Avon emptied the bag onto the black-topped table and the diamonds spilled out, covering the surface like stars in the sky.
“Do you know how much is in there?” he asked Jenna, though she knew. She’d seen the room first, and practically dared him to go inside. “Millions. Millions. And this is just a sample. There must be almost as much wealth in that single room as there is in the entire Federation banking system. Look at it.”
He had always liked diamonds, and always owned far too few of them. They were hard and cold, rare, perfect and able to cut through anything. Avon identified with them, as one diamond in the rough amongst others, and he suspected Jenna felt similarly. She was as hard and bright as he was.
“You could buy a lot of freedom with this,” Jenna said.
“You could buy anything with this,” Avon said. “Anything at all. Think of it Jenna, there isn't anything you couldn't have.”
“But what about Blake?”
This was the question, then. She’d wanted Avon to bring the jewels and the implied offer to her, so that she could ask this question and receive a convincing answer. He didn’t need to tempt her; he just had to justify her own idea.
The problem was that Blake was indeed the biggest obstacle to the two of them seeing how much freedom they could buy. Blake would think in the same terms, but with completely different results. For Blake “buying freedom” would involve putting the money to use buying weapons for the resistance or bribing a governor to vote against the Administration, or something else equally dreary. For Avon and, he suspected, Jenna too – buying freedom meant buying the right not to have to think about guns or governor summit-meetings. It could also mean more, much more besides that.
Yes, Blake was a problem. That was a shame, in a way, because Blake wasn't entirely dreadful. He wasn’t the worst person Avon had ever met, or even (there had been so awful ones recently) in the top ten. He even had good points, though … not many. He was, certainly, compelling, but that wasn’t one of the good points. Avon liked to think for himself. However - if Blake could have been persuaded that their best chance lay in buying a mansion in the middle of nowhere, with a lot of expensive, automated weaponry systems in case anyone came looking, Avon thought he might have thought as Jenna did. He might have needed persuading. As it was – Blake was a liability.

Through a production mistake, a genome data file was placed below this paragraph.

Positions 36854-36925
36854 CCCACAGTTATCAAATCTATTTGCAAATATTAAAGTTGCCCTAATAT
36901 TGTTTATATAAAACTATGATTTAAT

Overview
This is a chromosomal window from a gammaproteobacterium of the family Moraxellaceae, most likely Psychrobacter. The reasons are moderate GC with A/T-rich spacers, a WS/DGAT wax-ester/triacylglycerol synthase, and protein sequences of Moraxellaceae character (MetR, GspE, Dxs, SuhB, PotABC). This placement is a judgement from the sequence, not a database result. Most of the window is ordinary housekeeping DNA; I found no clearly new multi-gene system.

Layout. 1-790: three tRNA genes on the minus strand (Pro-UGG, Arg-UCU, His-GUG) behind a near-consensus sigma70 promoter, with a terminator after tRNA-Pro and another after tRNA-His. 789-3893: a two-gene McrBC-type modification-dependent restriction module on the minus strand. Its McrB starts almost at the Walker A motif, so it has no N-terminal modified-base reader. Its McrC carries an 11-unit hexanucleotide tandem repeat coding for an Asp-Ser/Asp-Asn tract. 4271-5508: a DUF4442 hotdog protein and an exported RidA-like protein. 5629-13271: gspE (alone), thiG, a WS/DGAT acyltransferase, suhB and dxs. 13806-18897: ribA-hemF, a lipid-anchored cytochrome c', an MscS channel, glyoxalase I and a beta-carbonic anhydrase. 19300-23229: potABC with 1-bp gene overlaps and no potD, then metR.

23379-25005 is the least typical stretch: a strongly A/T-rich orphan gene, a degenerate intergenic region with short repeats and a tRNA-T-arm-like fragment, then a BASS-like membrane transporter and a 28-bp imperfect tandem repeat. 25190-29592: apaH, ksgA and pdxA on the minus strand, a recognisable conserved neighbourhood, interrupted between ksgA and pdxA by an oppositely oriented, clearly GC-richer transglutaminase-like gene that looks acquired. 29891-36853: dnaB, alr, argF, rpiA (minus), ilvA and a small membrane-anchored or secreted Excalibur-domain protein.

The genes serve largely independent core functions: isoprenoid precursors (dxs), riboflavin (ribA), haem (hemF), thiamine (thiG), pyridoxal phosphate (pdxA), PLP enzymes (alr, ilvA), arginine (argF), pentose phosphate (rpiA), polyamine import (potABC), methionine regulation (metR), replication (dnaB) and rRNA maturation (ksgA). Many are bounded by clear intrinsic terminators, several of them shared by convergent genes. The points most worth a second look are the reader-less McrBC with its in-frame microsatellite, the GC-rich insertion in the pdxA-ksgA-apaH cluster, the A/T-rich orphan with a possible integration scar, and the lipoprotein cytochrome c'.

“What about him?” he said to Jenna.
“No,” Jenna said, as though she hadn’t been thinking exactly the same thing as Avon had. She wouldn’t have said ‘no’ if the same thoughts about abandoning Blake hadn’t occurred to her as well; she wouldn’t have known what she was denying. But they were both thinking the same thing. Avon knew she found Blake compelling too, and surely found that just as frightening.
Just convince me, Jenna was saying. Tell me it’s logical to abandon Blake. Convince me it’s reasonable to be rich and happy.
“We could own our own planet,” Avon tried.
“We're not leaving him there.”
“We have to. He's a crusader. He'll look upon all this as just one more weapon to use against the Federation. And he can't win. You know he can't win. What do you want to be rich or dead? We might never have this opportunity again.”
“An hour,” Jenna said. “We'll wait an hour. If he's not back by then we'll leave.”
“Why? Why wait?” Avon asked. The delay was dangerous. Not only might Blake radio up during that time and do some persuading of his own, but a delay would give Jena time for remorse. “If you’re worried about Blake—”
“I don’t like to betray people who save my life,” she said coldly.
“We won’t have to,” Avon said, choosing the plural pronoun to link the two of them in this endeavour; to make it clear that he had the same reservations about leaving Blake, rather than, as she was implying, no reservations at all about anything. He had, though, (he was telling her) overcome them, because those reservations were unreasonable. “I can prove it to you.”